Widener Ink, Widener University
review by chelsea ritter, susquehanna university, class of 2016
Widener Ink is a print literary magazine featuring the work of students at Widener University. It includes five mediums: nonfiction, fiction, poetry, drama, and art.
On the back cover of Widener Ink, poet Ashley Connor writes “Force it, spin it, twist and groan until the words sound better. Thread the ink and heart, pull until it tethers.” These simple lines perfectly encapsulate the creative process pulsing through the pages of this magazine. From cover to cover, the artistic thought and care put into crafting this journal is immediately apparent. When I first held up this issue of Widener Ink, I felt instantly intrigued by its texture, both coarse and soft, as well as the gorgeous cover illustration, which features a yellow orchid set against a dark background. When I opened its pages and delved into the works within, my interest only increased.
This edition is the premiere issue of Widener Ink under this title. The magazine previously existed as the Pioneer Review, until staff members adjusted the name to reflect the current state of their university. Their mission is “to celebrate diversity through artistic expression by welcoming and embracing writers from all backgrounds and interests.” Everyone who worked on this magazine has done an admirable job of upholding their mission statement – the diversity in this magazine is palpable.
Widener Ink showcases fiction, poetry, non-fiction, drama, and art created by its students. The artistic souls come from a range of majors, including Creative Writing, English, Communications, Psychology, and Chemistry. As I read, I appreciated the collaboration between students in different areas of study. For instance, editors paired original artwork with pieces of writing in such a way that accentuated the meaning of both works. An artistic work entitled “This Is Halloween” by Caitlin Kugelman appears opposite the poem “A Day with Mother Goose” by Autumn Heisler. The black and white tendrils of the pumpkin’s vine in Kugelman’s piece perfectly complements the fanciful, nursery rhyme elements of the poem with which it is paired. The works serve to strengthen and converse with each other. This is only one example of the care and cooperation demonstrated by this magazine.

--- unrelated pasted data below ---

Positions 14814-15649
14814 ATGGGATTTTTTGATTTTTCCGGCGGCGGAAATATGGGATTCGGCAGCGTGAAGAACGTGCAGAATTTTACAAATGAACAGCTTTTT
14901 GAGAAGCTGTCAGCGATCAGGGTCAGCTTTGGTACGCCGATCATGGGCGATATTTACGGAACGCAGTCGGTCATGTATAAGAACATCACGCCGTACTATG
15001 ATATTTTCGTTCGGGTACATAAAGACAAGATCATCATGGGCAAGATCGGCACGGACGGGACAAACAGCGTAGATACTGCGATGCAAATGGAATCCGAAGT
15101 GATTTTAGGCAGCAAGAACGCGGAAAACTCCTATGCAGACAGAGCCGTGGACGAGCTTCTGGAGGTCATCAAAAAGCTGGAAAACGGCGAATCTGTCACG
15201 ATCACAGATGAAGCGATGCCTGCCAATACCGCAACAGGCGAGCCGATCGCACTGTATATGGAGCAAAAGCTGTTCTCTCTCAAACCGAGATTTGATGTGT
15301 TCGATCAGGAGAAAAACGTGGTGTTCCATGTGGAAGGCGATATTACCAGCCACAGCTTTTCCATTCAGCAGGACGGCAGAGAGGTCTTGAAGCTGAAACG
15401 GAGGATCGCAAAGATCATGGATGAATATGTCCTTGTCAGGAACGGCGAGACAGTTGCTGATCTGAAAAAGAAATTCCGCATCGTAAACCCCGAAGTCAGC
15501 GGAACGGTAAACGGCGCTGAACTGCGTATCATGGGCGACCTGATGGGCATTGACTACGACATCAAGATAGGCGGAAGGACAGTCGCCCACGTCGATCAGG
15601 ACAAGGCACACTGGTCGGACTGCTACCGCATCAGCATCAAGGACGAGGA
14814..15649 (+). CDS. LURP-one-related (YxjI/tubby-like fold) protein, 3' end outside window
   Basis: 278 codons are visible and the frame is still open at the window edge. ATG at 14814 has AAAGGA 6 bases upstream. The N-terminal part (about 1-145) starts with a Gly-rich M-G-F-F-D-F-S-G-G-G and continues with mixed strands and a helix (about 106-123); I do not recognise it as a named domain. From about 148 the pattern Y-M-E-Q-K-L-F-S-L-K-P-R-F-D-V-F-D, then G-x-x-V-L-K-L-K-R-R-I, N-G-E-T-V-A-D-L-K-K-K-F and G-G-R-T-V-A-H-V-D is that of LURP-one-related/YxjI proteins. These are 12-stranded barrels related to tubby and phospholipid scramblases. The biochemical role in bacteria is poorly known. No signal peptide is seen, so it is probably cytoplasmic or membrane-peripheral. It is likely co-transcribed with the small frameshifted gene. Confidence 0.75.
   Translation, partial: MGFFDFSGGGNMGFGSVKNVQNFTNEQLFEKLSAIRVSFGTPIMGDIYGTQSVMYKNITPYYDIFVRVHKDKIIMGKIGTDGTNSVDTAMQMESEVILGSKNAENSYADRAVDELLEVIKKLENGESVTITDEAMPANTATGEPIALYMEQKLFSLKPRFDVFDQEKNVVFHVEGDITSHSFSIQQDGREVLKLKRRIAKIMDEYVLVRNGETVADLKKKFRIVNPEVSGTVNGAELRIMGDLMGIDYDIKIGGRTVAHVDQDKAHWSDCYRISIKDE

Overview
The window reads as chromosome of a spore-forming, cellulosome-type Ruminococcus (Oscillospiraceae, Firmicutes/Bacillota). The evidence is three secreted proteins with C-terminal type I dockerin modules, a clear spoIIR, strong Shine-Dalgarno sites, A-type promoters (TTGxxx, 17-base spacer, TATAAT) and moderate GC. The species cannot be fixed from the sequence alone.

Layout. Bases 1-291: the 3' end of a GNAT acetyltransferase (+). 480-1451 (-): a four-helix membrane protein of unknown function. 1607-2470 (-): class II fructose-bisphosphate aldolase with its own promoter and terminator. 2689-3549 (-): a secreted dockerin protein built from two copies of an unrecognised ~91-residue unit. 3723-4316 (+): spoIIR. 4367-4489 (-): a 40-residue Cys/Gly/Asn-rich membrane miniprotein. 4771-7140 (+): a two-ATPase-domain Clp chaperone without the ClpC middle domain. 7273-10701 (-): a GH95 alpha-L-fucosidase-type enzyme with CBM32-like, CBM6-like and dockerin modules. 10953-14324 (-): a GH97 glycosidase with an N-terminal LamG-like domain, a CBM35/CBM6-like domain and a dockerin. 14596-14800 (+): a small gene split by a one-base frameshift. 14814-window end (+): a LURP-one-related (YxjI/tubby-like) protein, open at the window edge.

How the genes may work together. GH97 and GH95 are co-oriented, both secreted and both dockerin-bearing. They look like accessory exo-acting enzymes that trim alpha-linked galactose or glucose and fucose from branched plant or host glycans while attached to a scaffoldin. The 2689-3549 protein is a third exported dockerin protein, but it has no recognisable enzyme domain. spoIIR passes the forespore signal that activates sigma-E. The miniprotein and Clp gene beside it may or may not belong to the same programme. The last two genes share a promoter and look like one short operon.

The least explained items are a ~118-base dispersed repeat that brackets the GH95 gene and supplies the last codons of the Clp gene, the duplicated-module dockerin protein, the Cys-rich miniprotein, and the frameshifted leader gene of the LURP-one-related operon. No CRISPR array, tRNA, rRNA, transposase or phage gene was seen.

The poem “Portrait of An Apple Eater” by Emily DeFreitas showcases fresh imagery, encouraging the reader to consider a mundane event in a different light. The poem begins by asking the reader if she has ever seen someone eat an apple, “ivory teeth piercing skin/crunching a chunk of juicy fiber/wide-eyed, audacious.” DeFreitas cleverly draws on the religious and mythological symbolism of the apple – an apple as the herald of knowledge or of discord, “the fruit of rebellion…the very first article of disobedience.” She not only evokes the imagery of eating an apple with attention to detail, and the symbolism of the fruit with understanding, but also assigns her own meaning. She concludes the poem, “apples are glorious at being impolite.” It is a dare, a call to arms. DeFreitas challenges the reader to be gloriously impolite, to bring an apple to class and munch noisily during a lecture, to eschew certain social niceties in favor of experiencing “the delicacy of individual freedom.”
Perusing this magazine is like walking through the streets in Taylor Jones’ nonfiction piece “Night Dreaming.” As we stroll through Widener Ink’s pages, we also “count six poets huddled in a tight circle. One by one they spit similes and stanzas as if their lives depend on it…the veins pop from their necks and foreheads.” We see the artists and their craft as though we have been transported into their world.
Widener Ink is a magazine that proves that writing isn’t exclusive to one major or one type of person and celebrates the similarities as well as the differences between us.